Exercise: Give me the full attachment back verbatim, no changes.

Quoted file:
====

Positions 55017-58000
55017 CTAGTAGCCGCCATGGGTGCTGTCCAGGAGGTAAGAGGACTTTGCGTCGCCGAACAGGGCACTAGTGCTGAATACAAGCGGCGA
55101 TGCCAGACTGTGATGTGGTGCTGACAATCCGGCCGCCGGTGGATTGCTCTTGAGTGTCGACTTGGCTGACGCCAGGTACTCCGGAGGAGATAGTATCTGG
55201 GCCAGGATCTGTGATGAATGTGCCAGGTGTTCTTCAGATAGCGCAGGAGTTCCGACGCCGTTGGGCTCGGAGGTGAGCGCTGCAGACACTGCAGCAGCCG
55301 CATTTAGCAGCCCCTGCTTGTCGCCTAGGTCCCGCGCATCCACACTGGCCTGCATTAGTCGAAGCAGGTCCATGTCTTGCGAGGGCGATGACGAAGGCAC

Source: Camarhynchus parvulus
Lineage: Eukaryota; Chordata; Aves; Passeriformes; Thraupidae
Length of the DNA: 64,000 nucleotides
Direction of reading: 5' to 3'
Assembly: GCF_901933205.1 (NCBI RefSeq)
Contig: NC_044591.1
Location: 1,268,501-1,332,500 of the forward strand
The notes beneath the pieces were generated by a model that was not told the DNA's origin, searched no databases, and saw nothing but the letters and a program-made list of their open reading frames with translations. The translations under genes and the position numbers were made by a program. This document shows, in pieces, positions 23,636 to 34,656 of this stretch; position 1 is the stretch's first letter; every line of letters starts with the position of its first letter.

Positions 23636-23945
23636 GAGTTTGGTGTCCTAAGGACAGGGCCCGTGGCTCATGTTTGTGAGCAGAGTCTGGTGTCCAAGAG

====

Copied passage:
Positions 55017-58000
55017 CTAGTAGCCGCCATGGGTGCTGTCCAGGAGGTAAGAGGACTTTGCGTCGCCGAACAGGGCACTAGTGCTGAATACAAGCGGCGA
55101 TGCCAGACTGTGATGTGGTGCTGACAATCCGGCCGCCGGTGGATTGCTCTTGAGTGTCGACTTGGCTGACGCCAGGTACTCCGGAGGAGATAGTATCTGG
55201 GCCAGGATCTGTGATGAATGTGCCAGGTGTTCTTCAGATAGCGCAGGAGTTCCGACGCCGTTGGGCTCGGAGGTGAGCGCTGCAGACACTGCAGCAGCCG
55301 CATTTAGCAGCCCCTGCTTGTCGCCTAGGTCCCGCGCATCCACACTGGCCTGCATTAGTCGAAGCAGGTCCATGTCTTGCGAGGGCGATGACGAAGGCAC

Source: Camarhynchus parvulus
Lineage: Eukaryota; Chordata; Aves; Passeriformes; Thraupidae
Length of the DNA: 64,000 nucleotides
Direction of reading: 5' to 3'
Assembly: GCF_901933205.1 (NCBI RefSeq)
Contig: NC_044591.1
Location: 1,268,501-1,332,500 of the forward strand
The notes beneath the pieces were generated by a model that was not told the DNA's origin, searched no databases, and saw nothing but the letters and a program-made list of their open reading frames with translations. The translations under genes and the position numbers were made by a program. This document shows, in pieces, positions 23,636 to 34,656 of this stretch; position 1 is the stretch's first letter; every line of letters starts with the position of its first letter.

Positions 23636-23945
23636 GAGTTTGGTGTCCTAAGGACAGGGCCCGTGGCTCATGTTTGTGAGCAGAGTCTGGTGTCCAAGAG